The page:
- 5.0 megapixel Low Glow infrared game camera
- 50-ft nighttime illumination range (AKA flash range)
- Long-Range 850nm IR LED Infrared
- Moon phase, time, date and camera ID stamp
- Picture delay 10 seconds, 30 seconds, 1 minute, & 5 minutes
Summary: Not a bad camera, but has its good and bad days.
This basic game camera from Moultrie offers a 5.0 megapixel resolution, video, infrared nighttime options and some other great options. I recently purchased two and set them up in the backwoods during the end of the 2014 deer season. They were a lot of fun, but I also had some issues to be aware of. All in all this is a decent camera for the price, while giving the hunter the edge they were looking for.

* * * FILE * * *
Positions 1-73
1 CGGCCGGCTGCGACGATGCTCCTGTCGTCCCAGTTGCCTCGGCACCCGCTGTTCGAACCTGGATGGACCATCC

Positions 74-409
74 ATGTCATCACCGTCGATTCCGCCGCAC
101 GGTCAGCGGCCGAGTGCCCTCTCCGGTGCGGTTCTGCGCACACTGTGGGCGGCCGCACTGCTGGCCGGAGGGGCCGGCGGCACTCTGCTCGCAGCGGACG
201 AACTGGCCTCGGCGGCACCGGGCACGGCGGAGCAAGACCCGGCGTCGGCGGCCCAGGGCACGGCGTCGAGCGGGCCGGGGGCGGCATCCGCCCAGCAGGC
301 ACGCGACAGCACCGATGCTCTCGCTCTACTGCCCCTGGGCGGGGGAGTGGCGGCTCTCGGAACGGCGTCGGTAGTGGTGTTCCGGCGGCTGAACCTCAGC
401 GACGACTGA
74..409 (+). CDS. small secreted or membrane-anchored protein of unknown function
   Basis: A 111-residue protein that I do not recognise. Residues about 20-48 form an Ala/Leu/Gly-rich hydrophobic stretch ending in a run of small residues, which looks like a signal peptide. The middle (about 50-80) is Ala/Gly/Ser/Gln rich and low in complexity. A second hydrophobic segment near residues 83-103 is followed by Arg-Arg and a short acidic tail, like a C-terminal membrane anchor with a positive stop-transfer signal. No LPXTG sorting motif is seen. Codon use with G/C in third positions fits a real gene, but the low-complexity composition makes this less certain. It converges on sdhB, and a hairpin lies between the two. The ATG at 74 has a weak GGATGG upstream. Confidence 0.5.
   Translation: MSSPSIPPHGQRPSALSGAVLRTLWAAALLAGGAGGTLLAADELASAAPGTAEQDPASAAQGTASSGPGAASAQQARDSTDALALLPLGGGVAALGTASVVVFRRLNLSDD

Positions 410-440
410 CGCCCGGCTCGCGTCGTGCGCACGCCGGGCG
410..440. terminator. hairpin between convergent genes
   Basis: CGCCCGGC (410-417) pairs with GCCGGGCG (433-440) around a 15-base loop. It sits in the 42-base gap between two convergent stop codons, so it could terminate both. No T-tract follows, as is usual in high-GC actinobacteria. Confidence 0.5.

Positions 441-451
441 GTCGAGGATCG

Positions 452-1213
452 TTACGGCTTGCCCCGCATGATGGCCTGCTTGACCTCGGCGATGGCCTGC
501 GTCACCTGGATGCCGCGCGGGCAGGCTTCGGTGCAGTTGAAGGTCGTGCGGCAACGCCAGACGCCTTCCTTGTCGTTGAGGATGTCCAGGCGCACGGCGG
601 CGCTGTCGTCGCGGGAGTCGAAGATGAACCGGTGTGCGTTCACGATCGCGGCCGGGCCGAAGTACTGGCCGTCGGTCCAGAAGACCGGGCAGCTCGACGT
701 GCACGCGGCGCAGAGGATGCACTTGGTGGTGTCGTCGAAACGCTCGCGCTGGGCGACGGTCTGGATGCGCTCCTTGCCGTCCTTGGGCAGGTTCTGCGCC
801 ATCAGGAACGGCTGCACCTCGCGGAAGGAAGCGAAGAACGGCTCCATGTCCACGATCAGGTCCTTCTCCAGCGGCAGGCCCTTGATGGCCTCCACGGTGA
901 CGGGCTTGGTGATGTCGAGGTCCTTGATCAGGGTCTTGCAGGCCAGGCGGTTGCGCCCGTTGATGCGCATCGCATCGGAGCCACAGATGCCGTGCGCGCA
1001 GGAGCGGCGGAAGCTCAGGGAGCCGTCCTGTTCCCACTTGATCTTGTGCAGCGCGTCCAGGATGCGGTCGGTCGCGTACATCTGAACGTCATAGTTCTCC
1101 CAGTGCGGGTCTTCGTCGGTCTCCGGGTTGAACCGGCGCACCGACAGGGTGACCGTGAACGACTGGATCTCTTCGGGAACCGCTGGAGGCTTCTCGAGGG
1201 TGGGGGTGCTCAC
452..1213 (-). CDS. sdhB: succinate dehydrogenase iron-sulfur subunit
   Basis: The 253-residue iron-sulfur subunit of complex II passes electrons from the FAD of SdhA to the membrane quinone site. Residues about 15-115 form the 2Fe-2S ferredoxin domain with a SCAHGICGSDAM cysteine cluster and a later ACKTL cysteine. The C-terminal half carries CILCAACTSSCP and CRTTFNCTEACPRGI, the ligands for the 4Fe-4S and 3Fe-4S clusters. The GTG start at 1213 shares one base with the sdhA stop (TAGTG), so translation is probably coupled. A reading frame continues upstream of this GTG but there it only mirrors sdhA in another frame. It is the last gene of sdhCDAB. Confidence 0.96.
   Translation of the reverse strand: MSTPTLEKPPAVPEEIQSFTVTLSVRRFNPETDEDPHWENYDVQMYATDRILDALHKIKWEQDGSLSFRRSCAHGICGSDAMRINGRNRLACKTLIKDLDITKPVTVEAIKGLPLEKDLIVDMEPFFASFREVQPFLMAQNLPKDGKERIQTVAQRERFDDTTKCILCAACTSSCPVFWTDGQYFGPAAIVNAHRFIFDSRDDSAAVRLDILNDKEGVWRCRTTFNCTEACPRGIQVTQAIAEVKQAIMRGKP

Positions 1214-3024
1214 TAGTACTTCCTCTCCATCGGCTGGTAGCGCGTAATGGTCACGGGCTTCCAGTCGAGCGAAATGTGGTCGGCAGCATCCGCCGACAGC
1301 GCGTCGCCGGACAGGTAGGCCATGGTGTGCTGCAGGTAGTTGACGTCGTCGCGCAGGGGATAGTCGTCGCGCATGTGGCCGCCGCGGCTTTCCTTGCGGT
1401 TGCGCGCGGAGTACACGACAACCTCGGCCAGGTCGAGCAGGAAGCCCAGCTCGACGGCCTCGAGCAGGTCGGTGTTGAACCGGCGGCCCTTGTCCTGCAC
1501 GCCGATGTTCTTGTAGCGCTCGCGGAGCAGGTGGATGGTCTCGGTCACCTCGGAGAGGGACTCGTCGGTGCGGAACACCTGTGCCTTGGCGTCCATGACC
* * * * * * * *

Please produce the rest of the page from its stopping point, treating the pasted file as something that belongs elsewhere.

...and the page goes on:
- Great battery life – can run 2 months
- Good trigger sensitivity
- Offers infrared, a must
- Optional power port
- Python cable compatible for durable placement
- Offers video, even on infrared
- Animals can hear and see it turn on
- Slow trigger time on moving targets
- Unable to capture targets too frequently
- One of the two I bought needed a tech-support walk-through to get it working
My Moultrie A-5 Review and Experience
After harvesting my personal limit on our property I set up two of these from December until mid-February. Apparently quite a lot goes on down there when I’m not there. Some of the best shots you will see alongside my review here in this article. However, I had some trouble with these.